Water waste at swimming pools
More than one million litres of fresh water are going down the drain at five public swimming centres every day, the city's first audit of water use at government amenities has revealed.
The report, commissioned by the Water Supplies Department for five swimming complexes operated by the Leisure and Cultural Services Department, has sparked calls for better management of the facilities to minimise wastage.
The figures suggest that up to six million litres of water are being used and lost each day at the Leisure and Cultural Services Department's swimming facilities.
Worried environmentalists have demanded the release of the full study so water consumption can be monitored better.
Conducted between the middle of last year and early this year, the audit examined water consumption at five pool complexes in Fanling, Kowloon Park, Kowloon Tsai, Morrison Hill and Sha Tin. The pools use 1.3 million litres of water every day, according to the report.
The outdoor Sha Tin Jockey Club pools are the most wasteful, according to the report, using an average of 1,310 cubic metres per day. That includes water used in showers and toilets as well as water for replenishing the pool, and filter backwash and cleansing.
That's the equivalent of half the water in an Olympic-sized pool being wasted every day and based on a standard non-domestic charge of HK$4.58 per cubic metre, the cost would be HK$6,000 per day.
The Sha Tin complex consists of seven pools, including a main pool, a secondary pool, one training pool and two teaching pools. But only 990 people swam there on an average day in the peak summer swimming season in 2010.
The means every visitor to the complex used an average of 1,323 litres of water on every visit - about six times the daily amount of fresh water a Hongkonger uses.
According to best practice guidelines issued last year by the Australian utility Sydney Water, a swimming pool complex's water efficiency is considered to be poor if the average water use per swimmer is more than 60 litres. Best practice is to use less than 20 litres of water per swimmer, the utility said after studying more than 40 aquatic centres.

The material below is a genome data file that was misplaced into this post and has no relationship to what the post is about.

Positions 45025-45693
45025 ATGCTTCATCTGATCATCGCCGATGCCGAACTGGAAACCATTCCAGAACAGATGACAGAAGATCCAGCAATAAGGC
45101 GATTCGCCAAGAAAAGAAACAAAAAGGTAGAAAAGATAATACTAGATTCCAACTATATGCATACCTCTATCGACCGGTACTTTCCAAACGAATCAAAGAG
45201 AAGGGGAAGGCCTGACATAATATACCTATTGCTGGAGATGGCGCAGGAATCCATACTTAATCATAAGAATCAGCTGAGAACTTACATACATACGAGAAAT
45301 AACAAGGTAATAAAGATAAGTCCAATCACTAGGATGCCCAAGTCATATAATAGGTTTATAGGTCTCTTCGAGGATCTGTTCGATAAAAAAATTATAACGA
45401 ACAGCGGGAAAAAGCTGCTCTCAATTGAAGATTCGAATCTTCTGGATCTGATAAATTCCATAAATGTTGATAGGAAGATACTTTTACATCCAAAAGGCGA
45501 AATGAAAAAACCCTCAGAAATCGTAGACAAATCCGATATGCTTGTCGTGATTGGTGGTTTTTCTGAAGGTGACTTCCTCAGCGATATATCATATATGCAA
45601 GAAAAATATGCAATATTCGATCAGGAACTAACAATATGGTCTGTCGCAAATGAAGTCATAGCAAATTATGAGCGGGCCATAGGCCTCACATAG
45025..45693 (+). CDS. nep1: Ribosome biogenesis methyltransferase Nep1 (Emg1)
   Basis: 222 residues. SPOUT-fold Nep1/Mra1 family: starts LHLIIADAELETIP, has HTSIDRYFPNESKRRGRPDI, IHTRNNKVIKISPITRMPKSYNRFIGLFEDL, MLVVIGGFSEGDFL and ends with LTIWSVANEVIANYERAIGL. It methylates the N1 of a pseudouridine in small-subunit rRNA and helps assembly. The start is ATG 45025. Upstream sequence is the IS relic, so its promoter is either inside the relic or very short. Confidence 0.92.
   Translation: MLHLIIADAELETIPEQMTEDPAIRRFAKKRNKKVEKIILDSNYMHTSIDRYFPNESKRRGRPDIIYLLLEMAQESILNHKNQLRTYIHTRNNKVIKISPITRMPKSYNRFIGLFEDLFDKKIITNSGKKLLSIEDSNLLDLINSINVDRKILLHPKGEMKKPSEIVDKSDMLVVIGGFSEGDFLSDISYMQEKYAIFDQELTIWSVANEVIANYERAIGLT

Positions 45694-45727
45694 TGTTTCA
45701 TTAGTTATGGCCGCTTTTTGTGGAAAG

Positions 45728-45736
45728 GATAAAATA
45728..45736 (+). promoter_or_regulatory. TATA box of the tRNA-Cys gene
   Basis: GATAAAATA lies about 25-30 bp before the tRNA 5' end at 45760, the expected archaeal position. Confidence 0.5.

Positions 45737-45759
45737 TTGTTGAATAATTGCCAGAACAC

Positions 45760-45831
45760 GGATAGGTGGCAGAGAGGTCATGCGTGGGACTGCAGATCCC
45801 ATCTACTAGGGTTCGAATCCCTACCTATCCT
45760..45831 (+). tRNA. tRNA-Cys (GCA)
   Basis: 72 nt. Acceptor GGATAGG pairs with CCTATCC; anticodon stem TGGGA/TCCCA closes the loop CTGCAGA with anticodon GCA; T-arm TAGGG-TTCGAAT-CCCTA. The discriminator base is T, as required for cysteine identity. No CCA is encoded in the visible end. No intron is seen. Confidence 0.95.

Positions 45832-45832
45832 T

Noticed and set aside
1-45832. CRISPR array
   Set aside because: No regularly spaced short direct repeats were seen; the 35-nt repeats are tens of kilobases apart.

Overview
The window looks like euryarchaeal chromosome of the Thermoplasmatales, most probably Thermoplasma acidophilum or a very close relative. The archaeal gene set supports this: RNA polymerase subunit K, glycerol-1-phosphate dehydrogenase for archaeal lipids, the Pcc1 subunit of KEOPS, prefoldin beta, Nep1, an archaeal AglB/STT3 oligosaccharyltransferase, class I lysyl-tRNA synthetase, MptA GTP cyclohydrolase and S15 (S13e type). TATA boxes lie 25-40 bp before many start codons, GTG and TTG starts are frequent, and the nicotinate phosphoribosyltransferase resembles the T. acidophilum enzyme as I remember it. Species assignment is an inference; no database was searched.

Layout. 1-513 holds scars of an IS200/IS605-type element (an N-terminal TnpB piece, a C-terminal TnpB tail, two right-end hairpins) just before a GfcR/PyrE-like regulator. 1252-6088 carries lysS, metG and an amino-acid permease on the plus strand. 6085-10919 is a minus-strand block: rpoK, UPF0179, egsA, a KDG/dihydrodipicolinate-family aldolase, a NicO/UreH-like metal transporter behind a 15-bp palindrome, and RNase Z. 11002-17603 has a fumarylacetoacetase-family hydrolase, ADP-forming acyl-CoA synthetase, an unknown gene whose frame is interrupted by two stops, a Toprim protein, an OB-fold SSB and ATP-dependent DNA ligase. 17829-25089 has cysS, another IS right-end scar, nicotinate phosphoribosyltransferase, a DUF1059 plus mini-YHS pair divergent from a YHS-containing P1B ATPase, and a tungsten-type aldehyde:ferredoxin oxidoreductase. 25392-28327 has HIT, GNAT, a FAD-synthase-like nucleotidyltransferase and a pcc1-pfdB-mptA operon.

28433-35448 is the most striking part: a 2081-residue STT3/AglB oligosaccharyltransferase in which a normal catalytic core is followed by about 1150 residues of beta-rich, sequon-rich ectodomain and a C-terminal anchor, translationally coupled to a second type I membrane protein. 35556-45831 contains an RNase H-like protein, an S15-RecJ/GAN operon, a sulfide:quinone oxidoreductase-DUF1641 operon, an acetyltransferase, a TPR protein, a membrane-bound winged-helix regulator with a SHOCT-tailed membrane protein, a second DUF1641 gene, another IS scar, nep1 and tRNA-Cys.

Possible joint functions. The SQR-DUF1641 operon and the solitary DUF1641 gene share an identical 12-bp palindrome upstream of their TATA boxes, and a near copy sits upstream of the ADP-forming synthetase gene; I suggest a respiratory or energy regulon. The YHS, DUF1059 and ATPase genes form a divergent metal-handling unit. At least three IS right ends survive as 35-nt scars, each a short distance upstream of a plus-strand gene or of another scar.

The Water Supplies Department declined to comment on whether the usage was above the international norm.
'It is not appropriate to benchmark the usage against [that of] overseas, since the water consumption level varies with service levels, operating environment, patronage rate, design and maintenance requirements,' a spokesman said.
At Morrison Hill in Causeway Bay, there are just four pools and only 300 cubic metres of water is used daily on average, although an average of 2,200 people swim there. It is a stark contrast to the Sha Tin pools.
Brian Lam Wai-ping, a swimming pool contractor with experience in public pools projects, said the usage figures were exceptionally high.
'If the figure is accurate, I am very surprised and puzzled by that. How can that be?' he said.
Lam said many outdoor pools, like those in Sha Tin, suffered due to water evaporation. A poorly maintained pool could have leakage issues too, he added.
While the Water Supplies Department refuses to break down how the water was used or lost, the Sydney utility's audit of 10 pools there last year found that pool replenishment and filter backwash generally accounted for about 36 per cent of water used.
About 22 per cent is lost to leakage while 35 per cent is used in the showers and toilets.
Chan May-ling, chief executive of Friends of the Earth, called for a full disclosure of the audit results. 'This will introduce a healthy competition among the pools to reduce consumption,' she said.
Cheng Cho-kwong, chairman of Sha Tin district council's sports and community development committee, also urged the pool's operator to 'study why the water consumption is at such a level'.
The Leisure and Cultural Services Department said the audit yielded some recommendations for improving the water efficiency at the pools, including regular monitoring, the replacement of inefficient designs and practice, the replacement of aged filters and use of water jets instead of hoses for poolside cleaning.
The Water Supplies Department said it was developing a best practice guide for pool operation.
Last year, about 9.5 million people visited the city's 41 public swimming complexes. Estimates from the audit suggest at least 6 million cubic metres of water are used by these complexes on an annual basis, constituting half of the 13.5 million cubic metres used by the Leisure and Cultural Services Department.
The number of swimming pools operated by the Leisure and Cultural Services Department